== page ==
- Septum piercings: Septum piercings are the second most popular type of nose piercing. It is inserted through the “sweet spot” of the nose, the soft tissue between the Columella (underside of your nose) and the bottom end of the septum that separates the nostrils. If you’re interested in a septum piercing, make sure you choose a piercer experienced in performing them since it’s fairly easy to get them wrong. If you experience excruciating pain during your septum piercing and significant discomfort afterward, it’s likely your piercer punctured your septum cartilage. In that case, remove your jewelry, allow your piercing to heal, and find someone who knows what they’re doing to re-pierce it later.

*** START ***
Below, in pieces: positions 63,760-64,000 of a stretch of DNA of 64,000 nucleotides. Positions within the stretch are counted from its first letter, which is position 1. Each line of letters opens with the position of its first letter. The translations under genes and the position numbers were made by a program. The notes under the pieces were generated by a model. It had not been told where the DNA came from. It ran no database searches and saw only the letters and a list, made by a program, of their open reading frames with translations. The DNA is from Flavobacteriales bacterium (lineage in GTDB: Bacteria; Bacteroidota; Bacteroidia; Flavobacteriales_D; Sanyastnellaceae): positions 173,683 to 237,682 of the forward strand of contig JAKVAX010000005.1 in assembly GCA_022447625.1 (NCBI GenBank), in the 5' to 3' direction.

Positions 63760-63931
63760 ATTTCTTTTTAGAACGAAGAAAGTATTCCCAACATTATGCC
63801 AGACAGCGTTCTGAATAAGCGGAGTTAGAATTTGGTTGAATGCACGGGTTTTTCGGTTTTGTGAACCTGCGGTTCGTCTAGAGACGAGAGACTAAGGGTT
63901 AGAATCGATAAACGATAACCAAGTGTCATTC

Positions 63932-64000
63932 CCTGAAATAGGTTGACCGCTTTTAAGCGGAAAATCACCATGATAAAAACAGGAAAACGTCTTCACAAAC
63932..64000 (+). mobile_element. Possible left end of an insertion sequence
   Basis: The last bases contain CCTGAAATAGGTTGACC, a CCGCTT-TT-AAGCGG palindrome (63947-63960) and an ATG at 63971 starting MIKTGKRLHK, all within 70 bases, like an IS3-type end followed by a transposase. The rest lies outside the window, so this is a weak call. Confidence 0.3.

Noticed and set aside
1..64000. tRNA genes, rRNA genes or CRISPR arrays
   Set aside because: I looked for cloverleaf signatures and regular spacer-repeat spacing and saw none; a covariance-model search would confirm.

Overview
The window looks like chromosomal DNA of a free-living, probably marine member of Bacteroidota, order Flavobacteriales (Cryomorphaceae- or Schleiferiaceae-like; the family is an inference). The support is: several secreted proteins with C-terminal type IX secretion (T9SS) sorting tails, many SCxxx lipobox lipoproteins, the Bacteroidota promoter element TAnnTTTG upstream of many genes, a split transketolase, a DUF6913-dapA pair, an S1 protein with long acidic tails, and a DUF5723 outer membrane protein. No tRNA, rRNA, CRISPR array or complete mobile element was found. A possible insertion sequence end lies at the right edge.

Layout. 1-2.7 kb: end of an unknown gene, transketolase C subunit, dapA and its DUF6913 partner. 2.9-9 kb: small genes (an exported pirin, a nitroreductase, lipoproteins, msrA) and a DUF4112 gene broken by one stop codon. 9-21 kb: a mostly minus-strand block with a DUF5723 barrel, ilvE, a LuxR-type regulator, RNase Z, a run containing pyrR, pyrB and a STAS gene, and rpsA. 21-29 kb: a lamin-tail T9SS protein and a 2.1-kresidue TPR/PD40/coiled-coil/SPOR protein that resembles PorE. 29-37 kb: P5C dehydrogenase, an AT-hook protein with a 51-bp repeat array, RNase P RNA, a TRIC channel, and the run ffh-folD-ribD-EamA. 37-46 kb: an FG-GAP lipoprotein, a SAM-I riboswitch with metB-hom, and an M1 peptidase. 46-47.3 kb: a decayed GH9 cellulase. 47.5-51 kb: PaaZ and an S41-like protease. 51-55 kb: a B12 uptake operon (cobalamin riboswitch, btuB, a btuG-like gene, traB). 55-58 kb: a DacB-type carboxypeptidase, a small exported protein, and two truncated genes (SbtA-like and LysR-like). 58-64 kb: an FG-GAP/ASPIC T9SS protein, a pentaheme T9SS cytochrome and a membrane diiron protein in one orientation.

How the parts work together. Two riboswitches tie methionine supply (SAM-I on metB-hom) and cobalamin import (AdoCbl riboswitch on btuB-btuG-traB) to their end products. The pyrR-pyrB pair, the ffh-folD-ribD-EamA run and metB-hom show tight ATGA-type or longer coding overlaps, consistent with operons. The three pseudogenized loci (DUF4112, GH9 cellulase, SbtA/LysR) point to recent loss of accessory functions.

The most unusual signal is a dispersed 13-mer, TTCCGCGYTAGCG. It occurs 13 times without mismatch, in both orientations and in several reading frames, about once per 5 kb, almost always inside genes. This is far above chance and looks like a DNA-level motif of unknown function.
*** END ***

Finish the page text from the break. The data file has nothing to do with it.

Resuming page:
- Bridge (a.k.a. Earl) piercings: Bridge piercings are placed across the bridge of the nose, directly between the eyes. Due to its prominent location and high rate of rejection, this piercing is relatively uncommon. As with other surface piercings, the body will do its best to push the hardware out of the skin rather than heal around it. For surface piercings to be successful, piercers need to place them as deeply as possible and use heavy-gauge jewelry. Bridge piercings are especially complicated since there’s very little excess tissue between the skin surface and the bone below. If your body rejects a bridge piercing, you could be left with a scar right between your eyes.